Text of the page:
To be honest, this one is personal for me. When engaged in an online argument, or in person, for that matter, and the individual says, “John, I’ve studied fill-in-the-blank” I pretty much stop listening to whatever they have to say from that point on. Those people are guilty of the fallacy of ad verecundiam (appealing to authority). Besides, it’s insulting; it assumes that the other party in the argument hasn’t studied the issue. At some point, the person guilty of this usually informs the other person that if only they would read this book or that series of articles, they’d understand. For starters, it’s not wise to assume that someone hasn’t read the things you’ve read; that can quickly blow up in your face. Secondly, arguments stand and fall on their own internal validity, not on how many books you’ve read on the subject.
Do NOT Post Memes in an Argument Thread
Memes are not the dialectical method of those who are serious. Sure, some memes are funny. However, very few memes, so few, in fact, as to be almost non-existent, communicate anything of actual value. Posting memes in an argument thread is either appealing to or an attempt to appease the lowest common denominator.
Do NOT Make It Personal
I’ve reached the conclusion that since online discussions are so decontextualized, there’s really no point in fighting against it. So, during online arguments, I write as concisely and bluntly as I can what I mean/believe. I simply make my assertion without any rhetorical flourishes, so to speak (something I do not do, at all, when writing articles). At times, people take offense. For the record, I’ve learned that no matter how much effort I put into wording a response, that doesn’t inoculate my comment from being misunderstood by the other side. Unfortunately, the only way to solve that is to never engage in internet discussion. What I do not do, however, is make it personal (at least, I attempt not to). For starters, once I accuse an individual of being a racist, or uneducated, or insult that person in any way, that individual has little reason to listen to my arguments, much less engage my arguments. If the point of arguments is to alter the mind of the other person, why engage in something that ensures that won’t happen? Secondly, there is very little justification, if any, for intentionally insulting a fellow human who is also made in the Image of God. Thirdly, making it personal may signal that your arguments are weak and not worth engaging, to begin with.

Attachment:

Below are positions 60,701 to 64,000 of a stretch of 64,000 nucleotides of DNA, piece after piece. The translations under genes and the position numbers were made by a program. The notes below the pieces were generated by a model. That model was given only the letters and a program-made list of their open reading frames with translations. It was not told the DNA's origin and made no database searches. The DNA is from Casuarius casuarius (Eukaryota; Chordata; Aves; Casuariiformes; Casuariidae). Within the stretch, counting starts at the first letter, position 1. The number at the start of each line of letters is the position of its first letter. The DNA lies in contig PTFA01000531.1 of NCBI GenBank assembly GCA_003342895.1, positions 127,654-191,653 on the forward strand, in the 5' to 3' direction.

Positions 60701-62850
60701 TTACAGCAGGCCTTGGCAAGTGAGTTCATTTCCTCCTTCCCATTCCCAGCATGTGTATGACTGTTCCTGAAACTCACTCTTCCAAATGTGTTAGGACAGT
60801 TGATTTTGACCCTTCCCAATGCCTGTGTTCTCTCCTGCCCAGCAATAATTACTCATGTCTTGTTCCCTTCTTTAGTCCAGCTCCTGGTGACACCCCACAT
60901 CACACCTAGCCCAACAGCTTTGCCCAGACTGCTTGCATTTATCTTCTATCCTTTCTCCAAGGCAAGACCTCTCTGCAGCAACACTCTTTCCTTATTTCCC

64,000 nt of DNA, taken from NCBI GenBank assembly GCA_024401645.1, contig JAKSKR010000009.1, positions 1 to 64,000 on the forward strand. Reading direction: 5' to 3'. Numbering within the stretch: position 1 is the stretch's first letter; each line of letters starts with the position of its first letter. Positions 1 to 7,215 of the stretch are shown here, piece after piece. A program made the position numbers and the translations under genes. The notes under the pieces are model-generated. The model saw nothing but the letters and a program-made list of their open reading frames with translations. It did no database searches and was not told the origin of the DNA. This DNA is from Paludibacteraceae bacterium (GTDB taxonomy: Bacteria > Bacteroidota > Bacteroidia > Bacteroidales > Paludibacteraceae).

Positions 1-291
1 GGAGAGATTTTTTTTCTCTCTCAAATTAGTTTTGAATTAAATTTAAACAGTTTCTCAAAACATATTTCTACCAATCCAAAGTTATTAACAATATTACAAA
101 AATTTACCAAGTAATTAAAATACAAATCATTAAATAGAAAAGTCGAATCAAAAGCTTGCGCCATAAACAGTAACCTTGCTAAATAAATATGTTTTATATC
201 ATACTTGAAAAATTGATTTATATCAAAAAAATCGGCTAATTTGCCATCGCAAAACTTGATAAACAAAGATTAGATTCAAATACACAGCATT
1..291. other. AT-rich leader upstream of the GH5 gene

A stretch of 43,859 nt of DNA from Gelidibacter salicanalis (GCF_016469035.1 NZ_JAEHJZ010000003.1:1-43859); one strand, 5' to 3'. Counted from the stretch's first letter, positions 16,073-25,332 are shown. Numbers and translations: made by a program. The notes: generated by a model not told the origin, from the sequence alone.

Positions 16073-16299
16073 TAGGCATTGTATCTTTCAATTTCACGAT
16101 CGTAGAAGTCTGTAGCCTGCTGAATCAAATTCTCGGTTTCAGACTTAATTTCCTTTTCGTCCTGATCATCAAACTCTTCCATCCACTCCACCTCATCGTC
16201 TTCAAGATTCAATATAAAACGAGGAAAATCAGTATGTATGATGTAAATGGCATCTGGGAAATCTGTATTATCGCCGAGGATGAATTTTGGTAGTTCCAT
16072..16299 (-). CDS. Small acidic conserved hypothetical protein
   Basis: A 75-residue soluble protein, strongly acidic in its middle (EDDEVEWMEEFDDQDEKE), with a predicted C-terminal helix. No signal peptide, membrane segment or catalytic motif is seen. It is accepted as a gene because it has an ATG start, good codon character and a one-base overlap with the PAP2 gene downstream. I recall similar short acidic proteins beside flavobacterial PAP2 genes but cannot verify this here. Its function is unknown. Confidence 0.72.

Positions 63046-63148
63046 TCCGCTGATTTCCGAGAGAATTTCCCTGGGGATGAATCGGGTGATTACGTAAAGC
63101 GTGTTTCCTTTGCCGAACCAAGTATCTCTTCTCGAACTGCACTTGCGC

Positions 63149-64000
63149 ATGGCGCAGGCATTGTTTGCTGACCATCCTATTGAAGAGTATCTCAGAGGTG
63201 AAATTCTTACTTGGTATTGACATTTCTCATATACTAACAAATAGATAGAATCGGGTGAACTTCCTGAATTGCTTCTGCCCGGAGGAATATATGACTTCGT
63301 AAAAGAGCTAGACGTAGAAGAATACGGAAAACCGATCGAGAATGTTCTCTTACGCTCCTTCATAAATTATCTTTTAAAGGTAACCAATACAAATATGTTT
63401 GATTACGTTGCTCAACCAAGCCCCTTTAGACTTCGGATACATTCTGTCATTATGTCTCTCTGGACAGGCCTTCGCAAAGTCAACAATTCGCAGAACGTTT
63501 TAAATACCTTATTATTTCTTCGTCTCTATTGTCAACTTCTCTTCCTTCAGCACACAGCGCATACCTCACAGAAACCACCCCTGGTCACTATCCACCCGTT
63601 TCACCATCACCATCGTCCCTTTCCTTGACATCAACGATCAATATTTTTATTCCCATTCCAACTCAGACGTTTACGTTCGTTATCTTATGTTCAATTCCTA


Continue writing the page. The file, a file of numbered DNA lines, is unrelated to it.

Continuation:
Do NOT Hijack an Ongoing Discussion
Four or five years ago, someone I know inserted himself into a Facebook discussion and asserted something that had next to nothing to do with the actual discussion. When he was called out on it, he indignantly replied, “But that’s how conversations work. They change.” It was beyond absurd. Or, so I thought.
Since that time, I’ve learned that it’s common for online commenters to attempt to change the subject in order to mount their own hobby horse. I don’t care if it’s online or not, rude is rude. If you have something else to say, write your own article or create your own comment thread. Hijacking the thread means that anything of substance is going to be lost in the constant reshuffling of terms, subject matter, and cross-talk.
The above five recommendations are not comprehensive. Hopefully, they’re a start, though. The internet can be a great resource for disseminating information and engaging in conversation that leads to knowledge. Sadly, internet conversations are generally characterized by incivility and lack of content. Attempting to push back may be tilting at windmills, but I believe that it’s worth the effort.
(No doubt, examples abound of me breaking my own rules. I admit that now. I’m as appalled at my hypocrisy as you are and promise to try and do better.)
 Possibly helpful note to writers – there are times when I respond to comments from strangers. But that’s to serve as “blood in the water,” so to speak. For my writing job, active comment sections help me keep my job. It may also be me merely promoting other articles that I’ve written.